A Spy by Nature, Charles Cumming’s first novel, is the semi-autobiographical precursor several subsequent espionage stories that have caught the attention of reviewers and the reading public alike. The Trinity Six, the most recent, was a deft and ingenious reimagining of the familiar story of the five aristocratic Cambridge graduates whose greatest fame came when they defected to the Soviet Union after many years of undercover work in Britain.
A Spy by Nature by Charles Cumming
@@@@ (4 out of 5)
In A Spy by Nature, Cumming tells a version of his own story as a recruit to the Secret Intelligence Service (MI6). His protagonist, Alec Milius, is a 24-year-old underperformer in London who devotes three months to testing and interviews preparatory to joining MI6, only to be rejected. The consolation prize is a job as a “support agent,” a species of contractor, who is placed in a British oil company with the assignment to infiltrate its American competitor and feed it disinformation.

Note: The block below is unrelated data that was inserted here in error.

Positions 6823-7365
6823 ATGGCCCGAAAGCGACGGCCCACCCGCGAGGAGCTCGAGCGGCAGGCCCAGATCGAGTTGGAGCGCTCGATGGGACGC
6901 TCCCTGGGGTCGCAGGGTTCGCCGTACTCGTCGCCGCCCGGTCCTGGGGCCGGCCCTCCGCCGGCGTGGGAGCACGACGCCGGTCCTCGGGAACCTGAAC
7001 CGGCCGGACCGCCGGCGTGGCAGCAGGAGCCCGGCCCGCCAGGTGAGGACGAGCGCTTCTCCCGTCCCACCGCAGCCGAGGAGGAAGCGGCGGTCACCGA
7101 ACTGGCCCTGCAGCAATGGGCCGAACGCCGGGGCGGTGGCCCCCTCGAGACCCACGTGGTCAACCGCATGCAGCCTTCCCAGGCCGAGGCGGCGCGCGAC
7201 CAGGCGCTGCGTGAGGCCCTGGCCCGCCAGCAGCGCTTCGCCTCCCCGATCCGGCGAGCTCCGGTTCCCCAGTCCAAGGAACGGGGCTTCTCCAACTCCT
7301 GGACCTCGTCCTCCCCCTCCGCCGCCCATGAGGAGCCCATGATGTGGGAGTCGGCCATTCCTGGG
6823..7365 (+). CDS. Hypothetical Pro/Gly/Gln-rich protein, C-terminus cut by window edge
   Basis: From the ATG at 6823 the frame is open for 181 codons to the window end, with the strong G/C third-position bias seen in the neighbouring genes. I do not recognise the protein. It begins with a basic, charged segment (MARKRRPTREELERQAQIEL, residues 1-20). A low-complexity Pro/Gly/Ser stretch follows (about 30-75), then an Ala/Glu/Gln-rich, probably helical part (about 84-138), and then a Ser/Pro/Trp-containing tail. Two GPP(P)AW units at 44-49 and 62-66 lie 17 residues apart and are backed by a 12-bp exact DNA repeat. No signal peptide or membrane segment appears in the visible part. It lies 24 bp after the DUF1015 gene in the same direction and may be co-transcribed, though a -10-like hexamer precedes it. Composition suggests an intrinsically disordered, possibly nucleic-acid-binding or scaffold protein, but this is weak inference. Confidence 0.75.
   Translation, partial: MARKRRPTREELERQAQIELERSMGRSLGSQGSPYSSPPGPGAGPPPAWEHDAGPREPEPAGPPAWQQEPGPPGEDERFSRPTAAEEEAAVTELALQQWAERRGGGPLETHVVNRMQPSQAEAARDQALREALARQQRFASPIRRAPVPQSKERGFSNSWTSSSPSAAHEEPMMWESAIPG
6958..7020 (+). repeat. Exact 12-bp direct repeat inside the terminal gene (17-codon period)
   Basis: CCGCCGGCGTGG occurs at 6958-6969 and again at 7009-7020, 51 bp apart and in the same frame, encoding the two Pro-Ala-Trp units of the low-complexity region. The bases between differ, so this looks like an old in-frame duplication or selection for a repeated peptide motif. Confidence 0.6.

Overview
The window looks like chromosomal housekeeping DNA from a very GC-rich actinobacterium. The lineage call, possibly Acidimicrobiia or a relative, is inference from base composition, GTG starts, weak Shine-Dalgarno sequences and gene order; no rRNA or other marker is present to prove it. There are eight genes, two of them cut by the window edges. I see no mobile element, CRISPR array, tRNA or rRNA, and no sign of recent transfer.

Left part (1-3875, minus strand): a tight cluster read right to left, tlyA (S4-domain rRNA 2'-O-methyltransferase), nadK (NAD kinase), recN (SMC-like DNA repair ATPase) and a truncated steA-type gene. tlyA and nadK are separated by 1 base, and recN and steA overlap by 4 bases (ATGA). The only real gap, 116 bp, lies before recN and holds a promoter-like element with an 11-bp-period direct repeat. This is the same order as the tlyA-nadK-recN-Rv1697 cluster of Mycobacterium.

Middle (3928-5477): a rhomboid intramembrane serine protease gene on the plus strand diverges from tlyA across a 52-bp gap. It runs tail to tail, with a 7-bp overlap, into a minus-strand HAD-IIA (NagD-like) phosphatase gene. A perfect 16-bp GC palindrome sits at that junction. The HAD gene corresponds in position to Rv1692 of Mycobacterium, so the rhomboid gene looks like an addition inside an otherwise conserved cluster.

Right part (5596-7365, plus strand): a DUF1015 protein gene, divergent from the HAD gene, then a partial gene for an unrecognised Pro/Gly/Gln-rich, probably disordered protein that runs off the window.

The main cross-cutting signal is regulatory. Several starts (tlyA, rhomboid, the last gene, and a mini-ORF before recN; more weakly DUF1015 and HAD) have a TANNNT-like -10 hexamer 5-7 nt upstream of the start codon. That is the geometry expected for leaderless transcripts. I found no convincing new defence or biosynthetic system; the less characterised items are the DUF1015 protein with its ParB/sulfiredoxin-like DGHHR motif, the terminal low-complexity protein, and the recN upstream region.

As Alec’s story unfolds, he finds himself more and more deeply enmeshed in a web of distrust and betrayal that brings out the worst in him — and generates tragic consequences. Cumming’s portrayal of his alter ego is utterly convincing, and the story brings to light an increasingly important aspect of latter-day espionage in the post-Cold War Era: industrial espionage.
A Spy by Nature is an entirely worthy antecedent of Cumming’s later, more fully realized spy stories.
For further reading
This is just one of Charles Cumming’s first-rate spy thrillers.
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